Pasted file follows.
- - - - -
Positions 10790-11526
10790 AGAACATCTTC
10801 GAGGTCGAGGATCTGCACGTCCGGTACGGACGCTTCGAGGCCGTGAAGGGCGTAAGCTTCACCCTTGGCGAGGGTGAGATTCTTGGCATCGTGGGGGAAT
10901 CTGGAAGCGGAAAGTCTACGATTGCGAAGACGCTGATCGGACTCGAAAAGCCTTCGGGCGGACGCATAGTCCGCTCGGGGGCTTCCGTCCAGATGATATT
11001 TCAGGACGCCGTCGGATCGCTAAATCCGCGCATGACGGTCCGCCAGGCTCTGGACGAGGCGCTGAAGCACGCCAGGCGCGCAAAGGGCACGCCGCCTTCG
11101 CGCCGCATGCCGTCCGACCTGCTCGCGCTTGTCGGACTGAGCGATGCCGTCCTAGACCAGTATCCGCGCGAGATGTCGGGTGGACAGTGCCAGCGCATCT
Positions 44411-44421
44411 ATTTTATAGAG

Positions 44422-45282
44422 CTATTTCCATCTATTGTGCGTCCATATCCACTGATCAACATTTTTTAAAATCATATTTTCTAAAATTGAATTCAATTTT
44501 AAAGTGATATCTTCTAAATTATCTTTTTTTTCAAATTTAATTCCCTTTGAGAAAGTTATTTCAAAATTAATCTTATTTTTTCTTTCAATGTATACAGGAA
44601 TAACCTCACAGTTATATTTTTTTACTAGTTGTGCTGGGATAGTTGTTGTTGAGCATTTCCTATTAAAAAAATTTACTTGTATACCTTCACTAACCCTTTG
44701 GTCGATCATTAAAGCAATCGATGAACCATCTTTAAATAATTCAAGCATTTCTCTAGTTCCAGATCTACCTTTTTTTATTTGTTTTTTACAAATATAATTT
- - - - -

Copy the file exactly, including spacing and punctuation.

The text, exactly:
Positions 10790-11526
10790 AGAACATCTTC
10801 GAGGTCGAGGATCTGCACGTCCGGTACGGACGCTTCGAGGCCGTGAAGGGCGTAAGCTTCACCCTTGGCGAGGGTGAGATTCTTGGCATCGTGGGGGAAT
10901 CTGGAAGCGGAAAGTCTACGATTGCGAAGACGCTGATCGGACTCGAAAAGCCTTCGGGCGGACGCATAGTCCGCTCGGGGGCTTCCGTCCAGATGATATT
11001 TCAGGACGCCGTCGGATCGCTAAATCCGCGCATGACGGTCCGCCAGGCTCTGGACGAGGCGCTGAAGCACGCCAGGCGCGCAAAGGGCACGCCGCCTTCG
11101 CGCCGCATGCCGTCCGACCTGCTCGCGCTTGTCGGACTGAGCGATGCCGTCCTAGACCAGTATCCGCGCGAGATGTCGGGTGGACAGTGCCAGCGCATCT
Positions 44411-44421
44411 ATTTTATAGAG

Positions 44422-45282
44422 CTATTTCCATCTATTGTGCGTCCATATCCACTGATCAACATTTTTTAAAATCATATTTTCTAAAATTGAATTCAATTTT
44501 AAAGTGATATCTTCTAAATTATCTTTTTTTTCAAATTTAATTCCCTTTGAGAAAGTTATTTCAAAATTAATCTTATTTTTTCTTTCAATGTATACAGGAA
44601 TAACCTCACAGTTATATTTTTTTACTAGTTGTGCTGGGATAGTTGTTGTTGAGCATTTCCTATTAAAAAAATTTACTTGTATACCTTCACTAACCCTTTG
44701 GTCGATCATTAAAGCAATCGATGAACCATCTTTAAATAATTCAAGCATTTCTCTAGTTCCAGATCTACCTTTTTTTATTTGTTTTTTACAAATATAATTT